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Preliminaries to a

Preliminaries to a history of Bucharest iconostases of 18 th -19 th centuries | 131 “A type of roses painted between circles of saints” or how Neo-byzantinisim must replace academicism. The Bucharest Metropolitan (and from 1925, Patriarchal) Cathedral is perhaps the most complex case of the juxtaposition of different styles and eras within an iconostasis. Constantin Șerban erected the eponymous church of the Holy Emperors monastery in 1655. In 1668, it became the Metropolitan Cathedral. From that moment onward, it was subject to periodic reconstruction, restoration, and transformation: each of the hierarchs succeeding to the Church governance manifested care for the headquarters of the Metropolitan he shepherded. 27 Two moments among these successive interventions are of interest to our study: the restoration from 1834-1839, when the original painting was replaced and the present iconostasis was constructed; and the one from 1932-1935, when the painting from 1836 was replaced and the author of the new mural ensemble retouched the icons of the iconostasis, with the intention of “reformulating” them in accord with his aesthetics. The sculptural decoration and structure of the iconostasis in the Patriarchal Cathedral belong to a series that we also encounter in other churches erected or restored Fig. 15: Detail of the feast icons register, White Church, painter G. Tattarescu, 1873. Credits: Daniel Mihail Constantinescu. Fig. 16: Jesus Christ the Teacher, White Church, icon assigned to Nicolae Polcovnicul, c. 1830. Credits: Daniel Mihail Constantinescu. Fig. 17: Virgin Mary with Child, White Church, icon assigned to Nicolae Polcovnicul, c. 1830. Credits: Daniel Mihail Constantinescu. Fig. 18: Saint Nicholas, White Church, icon assigned to Nicolae Polcovnicul, c. 1830. Credits: Daniel Mihail Constantinescu. Fig. 19: Dormition of the Mother of God, White Church, icon assigned to Nicolae Polcovnicul, c. 1830. Credits: Daniel Mihail Constantinescu. Fig. 15: The Annunciation, White Church, painter G. Tattarescu, 1873. Credits: Daniel Mihail Constantinescu. during the first half of the 19 th century (in Bucharest, Saint Demetrius-“Poștă”, Saint Elijah-“Hanul Colții”, “Domnița Bălașa”, “Slobozia”, the Holy Trinity church of the “Radu Vodă” Monastery, and, around Bucharest, the church of Saint George in Cernica Monastery, and the church of the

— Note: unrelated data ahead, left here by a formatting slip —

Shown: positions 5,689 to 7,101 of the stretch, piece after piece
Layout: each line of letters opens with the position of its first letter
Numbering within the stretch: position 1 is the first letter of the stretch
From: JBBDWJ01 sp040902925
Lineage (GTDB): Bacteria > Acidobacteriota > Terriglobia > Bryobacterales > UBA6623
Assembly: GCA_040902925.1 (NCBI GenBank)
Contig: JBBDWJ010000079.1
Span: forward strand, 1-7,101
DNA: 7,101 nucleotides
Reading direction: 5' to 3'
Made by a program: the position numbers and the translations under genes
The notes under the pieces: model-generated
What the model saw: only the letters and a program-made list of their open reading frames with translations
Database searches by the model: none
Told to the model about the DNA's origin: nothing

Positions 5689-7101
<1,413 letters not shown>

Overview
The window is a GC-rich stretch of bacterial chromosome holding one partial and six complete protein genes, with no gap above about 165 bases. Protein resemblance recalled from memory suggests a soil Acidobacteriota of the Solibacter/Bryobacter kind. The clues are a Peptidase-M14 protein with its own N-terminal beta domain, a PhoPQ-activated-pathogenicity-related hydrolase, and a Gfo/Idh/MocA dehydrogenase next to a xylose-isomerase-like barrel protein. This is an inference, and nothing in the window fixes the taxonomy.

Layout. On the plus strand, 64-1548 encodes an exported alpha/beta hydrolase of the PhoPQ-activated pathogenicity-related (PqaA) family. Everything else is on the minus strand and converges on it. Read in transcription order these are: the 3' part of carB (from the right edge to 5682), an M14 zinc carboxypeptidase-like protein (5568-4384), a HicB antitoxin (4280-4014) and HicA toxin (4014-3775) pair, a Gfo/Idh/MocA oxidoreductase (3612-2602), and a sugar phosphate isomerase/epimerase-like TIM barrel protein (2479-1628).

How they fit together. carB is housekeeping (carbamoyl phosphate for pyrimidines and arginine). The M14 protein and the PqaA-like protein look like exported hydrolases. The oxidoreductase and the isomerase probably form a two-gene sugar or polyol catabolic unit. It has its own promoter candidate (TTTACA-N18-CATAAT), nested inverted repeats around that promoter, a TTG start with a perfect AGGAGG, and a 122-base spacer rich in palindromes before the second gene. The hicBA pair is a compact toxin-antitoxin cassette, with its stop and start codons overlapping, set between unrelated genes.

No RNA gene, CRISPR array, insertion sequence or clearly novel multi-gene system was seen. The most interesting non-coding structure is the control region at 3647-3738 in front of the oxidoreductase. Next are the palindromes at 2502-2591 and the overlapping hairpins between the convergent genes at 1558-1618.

132 | sister Atanasia Văetiși Fig. 21: Lateral panel with the icon of Saint Charalambos, White Church, 1873. Credits: Daniel Mihail Constantinescu. Fig. 22: Iconostasis of the Patriarchal Cathedral, first half of the 19th century (1834-1839). Credits: Daniel Mihail Constantinescu. Holy Trinity in Pasărea Monastery). They all embody an approach combining elements of Baroque vocabulary with those of Renaissance, Neoclassicism, and Academism. One may believe that they belong, using a term from French cabinet-making, to the Classicizing Baroque. The Baroque rhetoric of articulating the registers is tempered, in these cases, with a rich repertoire of Neoclassical shapes: fluted columns, diamonds, palmettes, acanthus flowers, dentils, egg and dart on ovolo. These icons from the first decades of the 19 th century belong to the most active painters of the moment, representatives of the painting schools from Buzău, Cernica, or Căldărușani. The iconostasis of the Patriarchal Cathedral was adorned with icons by Nicolae Polcovnicul, who was also commissioned to paint the church during that stage in the cathedral’s refurbishment. 28 Nicolae Polcovnicul was at that time the foremost representative of a new manner of painting: free, unconstrained by the Byzantine canons, preoccupied with assimilating the new techniques of Western art, which were supposed to confer plastic expressivity to their creations. In the Cathedral iconostasis, the manner of Nicolae Polcovnicul, master of the Cernica school, may now be seen only on the Deacon Doors. The feast icons and those of the apostles were re-painted to a considerable degree by Dimitrie Belizarie (1883-1947) during the restoration of 1932-1935, when he was tasked with painting the Cathedral. However, Belizarie did not cover the panels completely, as Tattarescu did in the White Church, but rather gave them a Byzantine touch. He painted over them, in the pastel background characteristic of the Cernica painters, a schematic architectural decoration, flattened, just as in Byzantine art. He intervened on the figures with a black, strong contour that characterises his painting style. In the mural ensemble of the Cathedral, he also redrew the faces and figure silhouettes, as well as elements of landscape and architectural décor. Dimitrie Belizarie (1883-1947) was at that time the promoter of a Neo-byzantine style in Romanian church painting. Together with other contemporaries, he attempted to recover the iconography and technique particular to the Byzantine tradition after a period in which Church painting had encountered the strong influences of the Western currents. Whilst Nicolae Polcovnicul was trying to reproduce the faces with verisimilitude, relating to reality as closely as possible, not abstractly and synthetically as in the Byzantine icon, Belizarie wished to return Church art to its Byzantine roots, aiming for the flattening and synthetic. Even though two opposing styles met in the icons retouched by Belizarie, the painter managed to attenuate their Western air through an artificialization of the backgrounds in the narrative scenes, thereby attaining the desired hieraticism. Belizarie also painted the Royal icons in the Patriarchal Cathedral iconostasis (St. John the Baptist, Jesus Christ the Teacher, the Mother of God with the Infant Christ and the Holy Emperors Constantine and Helen), but they can no longer be seen, unfortunately. 29 In the time of Patriarch Justinian, 30 years after their execution, these icons were replaced with those we see today, which were completed in enamel by Otilia Oteteleșanu, the artist leading the enamelling section of the Patriarchal Workshops of the Biblical Institute. 30 Enamel does not have a history in Romanian art; in the fifth and sixth decades of the last century, however, Patriarch Justinian initiated a program of recovering Byzantine artistic techniques: mosaic, marble or alabaster bas-relief, and enamel, as well as mural paint-